Q: Kazakhstan’s government has long tried to slim down the state’s participation in the economy, but with little success so far. What is happening with the privatisation plan outlined in late 2015?

A: The current privatisation push entails the transition of assets currently belonging to [the country's sovereign wealth fund, Samruk-Kazyna] towards a more competitive environment. The 44 largest companies in our portfolio will be largely privatised through initial public offerings [IPOs], in both the local and foreign markets. The percentage of capital on sale will vary case by case. It could be about 20% to 25%; although for assets where foreign investors are already part of the ownership structure, as is the case with [flagship air carrier] Air Astana, we will be looking to become minority shareholders.


A second group is made up of 172 companies, mostly small and medium-sized enterprises and some non-core assets, which will be privatised through digital auctions or even liquidated as non-core assets.

Q: What have you achieved so far?

A: We have established the privatisation office and found the main architect of the programme, the Boston Consulting Group. Over the past six months we have gone through a preparation process to understand the route we want our privatisation process to follow, which companies should go to the market first, how should we value these companies, and what kind of investors we want.

Q: Have you got an agenda for the privatisation of the 44 largest companies?

A: These largest companies will be privatised from 2018 onwards. Most likely the first ones will be Air Astana, [uranium producer] Kazatomprom and Kazakh Telecom, because there is already significant foreign investment in these companies. Other bigger companies such as [national oil company] KazMunayGas will start their IPO process from 2020. They are currently going through a transformation process where we are enhancing their value before taking them to the open market. The privatisation programme should maximise its economic impact because these are national companies, and their preparedness is the issue we are addressing at the moment.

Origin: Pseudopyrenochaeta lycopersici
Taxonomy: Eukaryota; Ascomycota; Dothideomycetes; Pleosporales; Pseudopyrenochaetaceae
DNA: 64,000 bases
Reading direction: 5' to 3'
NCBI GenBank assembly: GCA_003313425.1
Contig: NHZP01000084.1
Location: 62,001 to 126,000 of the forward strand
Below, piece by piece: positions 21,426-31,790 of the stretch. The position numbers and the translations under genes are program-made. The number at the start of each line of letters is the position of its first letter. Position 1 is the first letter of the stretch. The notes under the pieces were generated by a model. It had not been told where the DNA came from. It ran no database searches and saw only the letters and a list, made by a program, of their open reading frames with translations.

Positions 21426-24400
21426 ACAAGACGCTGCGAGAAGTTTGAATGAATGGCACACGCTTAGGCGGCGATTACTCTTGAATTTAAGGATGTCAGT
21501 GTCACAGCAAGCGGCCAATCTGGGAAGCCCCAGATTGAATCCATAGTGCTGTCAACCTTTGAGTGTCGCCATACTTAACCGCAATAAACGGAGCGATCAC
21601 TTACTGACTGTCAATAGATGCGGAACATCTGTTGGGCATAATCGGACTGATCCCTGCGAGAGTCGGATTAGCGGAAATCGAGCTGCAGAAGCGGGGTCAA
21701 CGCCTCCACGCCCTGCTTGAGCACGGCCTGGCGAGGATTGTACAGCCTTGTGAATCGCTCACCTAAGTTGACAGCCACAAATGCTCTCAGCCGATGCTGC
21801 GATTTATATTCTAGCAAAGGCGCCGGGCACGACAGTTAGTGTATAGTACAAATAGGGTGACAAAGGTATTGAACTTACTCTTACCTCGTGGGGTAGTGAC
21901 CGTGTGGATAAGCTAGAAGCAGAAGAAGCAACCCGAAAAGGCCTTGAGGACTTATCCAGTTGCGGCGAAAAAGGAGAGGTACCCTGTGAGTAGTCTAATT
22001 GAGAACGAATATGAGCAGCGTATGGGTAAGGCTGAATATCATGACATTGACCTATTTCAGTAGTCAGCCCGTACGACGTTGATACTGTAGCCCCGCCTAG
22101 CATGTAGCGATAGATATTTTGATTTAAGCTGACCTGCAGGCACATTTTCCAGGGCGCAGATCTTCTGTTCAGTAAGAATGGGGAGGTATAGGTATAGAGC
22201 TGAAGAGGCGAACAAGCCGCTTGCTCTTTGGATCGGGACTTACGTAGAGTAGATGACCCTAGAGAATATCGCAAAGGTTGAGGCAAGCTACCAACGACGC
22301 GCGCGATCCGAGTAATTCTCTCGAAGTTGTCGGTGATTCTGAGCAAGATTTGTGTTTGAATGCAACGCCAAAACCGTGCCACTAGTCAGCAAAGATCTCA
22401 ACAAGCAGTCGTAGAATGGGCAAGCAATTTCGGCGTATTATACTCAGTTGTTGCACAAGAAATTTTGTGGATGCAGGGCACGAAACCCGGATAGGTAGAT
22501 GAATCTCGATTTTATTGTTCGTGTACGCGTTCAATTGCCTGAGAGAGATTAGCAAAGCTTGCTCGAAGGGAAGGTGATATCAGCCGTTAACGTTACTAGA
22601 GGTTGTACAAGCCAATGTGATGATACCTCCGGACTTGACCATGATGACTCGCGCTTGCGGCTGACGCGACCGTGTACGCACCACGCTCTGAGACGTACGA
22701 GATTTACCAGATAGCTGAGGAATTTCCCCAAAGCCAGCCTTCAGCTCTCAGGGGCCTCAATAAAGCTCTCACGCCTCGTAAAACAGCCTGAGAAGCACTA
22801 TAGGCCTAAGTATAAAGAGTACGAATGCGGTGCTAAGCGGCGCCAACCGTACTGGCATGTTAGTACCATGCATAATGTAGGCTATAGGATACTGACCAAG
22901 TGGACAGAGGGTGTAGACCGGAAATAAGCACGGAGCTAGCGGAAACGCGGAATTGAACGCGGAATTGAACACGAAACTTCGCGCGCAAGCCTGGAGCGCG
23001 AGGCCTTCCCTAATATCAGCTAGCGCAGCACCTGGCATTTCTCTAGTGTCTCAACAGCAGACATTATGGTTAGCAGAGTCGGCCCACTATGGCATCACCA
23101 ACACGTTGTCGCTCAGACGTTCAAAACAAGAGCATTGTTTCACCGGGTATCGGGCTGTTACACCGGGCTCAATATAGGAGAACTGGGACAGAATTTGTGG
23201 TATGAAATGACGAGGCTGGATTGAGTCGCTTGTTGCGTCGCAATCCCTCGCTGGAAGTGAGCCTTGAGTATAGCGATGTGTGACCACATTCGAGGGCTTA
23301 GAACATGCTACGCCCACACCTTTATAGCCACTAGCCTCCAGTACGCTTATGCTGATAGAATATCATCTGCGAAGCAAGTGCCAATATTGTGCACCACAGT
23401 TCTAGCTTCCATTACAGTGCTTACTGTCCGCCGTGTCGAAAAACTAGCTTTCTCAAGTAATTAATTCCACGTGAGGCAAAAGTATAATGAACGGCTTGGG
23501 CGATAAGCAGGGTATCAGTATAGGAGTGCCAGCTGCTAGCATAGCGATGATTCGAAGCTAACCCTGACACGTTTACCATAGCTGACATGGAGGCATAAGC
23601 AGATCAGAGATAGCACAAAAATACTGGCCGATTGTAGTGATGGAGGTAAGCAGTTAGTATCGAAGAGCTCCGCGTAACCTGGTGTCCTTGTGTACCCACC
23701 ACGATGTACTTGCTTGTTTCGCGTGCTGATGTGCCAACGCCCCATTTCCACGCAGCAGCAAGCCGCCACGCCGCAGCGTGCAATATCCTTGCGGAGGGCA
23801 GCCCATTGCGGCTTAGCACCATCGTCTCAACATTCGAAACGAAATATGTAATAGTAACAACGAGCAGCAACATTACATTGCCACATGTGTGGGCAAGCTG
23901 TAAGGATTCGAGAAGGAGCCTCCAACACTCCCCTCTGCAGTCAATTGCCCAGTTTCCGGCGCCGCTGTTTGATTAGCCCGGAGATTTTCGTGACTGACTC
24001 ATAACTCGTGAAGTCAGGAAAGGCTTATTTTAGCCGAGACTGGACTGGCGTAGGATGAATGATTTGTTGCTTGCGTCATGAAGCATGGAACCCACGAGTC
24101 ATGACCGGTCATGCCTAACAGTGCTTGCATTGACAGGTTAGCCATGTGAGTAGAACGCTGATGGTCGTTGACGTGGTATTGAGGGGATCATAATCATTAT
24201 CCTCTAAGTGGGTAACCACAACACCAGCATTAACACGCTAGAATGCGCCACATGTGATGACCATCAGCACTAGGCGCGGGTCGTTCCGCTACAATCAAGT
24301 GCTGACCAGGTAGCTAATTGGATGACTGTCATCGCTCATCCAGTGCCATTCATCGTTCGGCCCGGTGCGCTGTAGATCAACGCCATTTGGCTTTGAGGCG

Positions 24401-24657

Q: A lack of transparency hindered previous privatisation programmes in Kazakhstan. How are you ensuring that things will be different this time?

A: The most important thing here is that the fund itself is managing the privatisation process. Everything is transparent. We want to welcome international scrutiny and international investors and technology, we want our companies to be internationally managed against international benchmarks. In order to do that, we want our companies to be able to attract the best investors.

Q: The fund itself is going through a deep reorganisation…

A: We now combine a clear portfolio strategy with active portfolio management. This is critical in determining how the company will fare in the medium to long term. From a people and technological perspective, the optimisation has been staggering. We have achieved cost savings of Tg800m ($2.35m) in 2016 so far – we expect total cost savings of up to Tg17.5bn through to 2020.

Q: How will Samruk-Kazyna become a more active investor?

A: The investment strategy of the fund involves dynamic allocation into three main building blocks: a performance-seeking portfolio; a liability-lending portfolio; and an industry-building portfolio, which aims to reduce the fund’s dependence on the main source of wealth, and basically diversify out of resource-based industries into new industries such as in IT, integrated system, agriculture value chain, healthcare, and the environment and green technologies. Kazakhstan is a very resource-dependent economy, so we need to diversity, and to diversify we really need a catalyst investor. An investment budget of Tg250bn for the 2016-20 period is a feasible figure.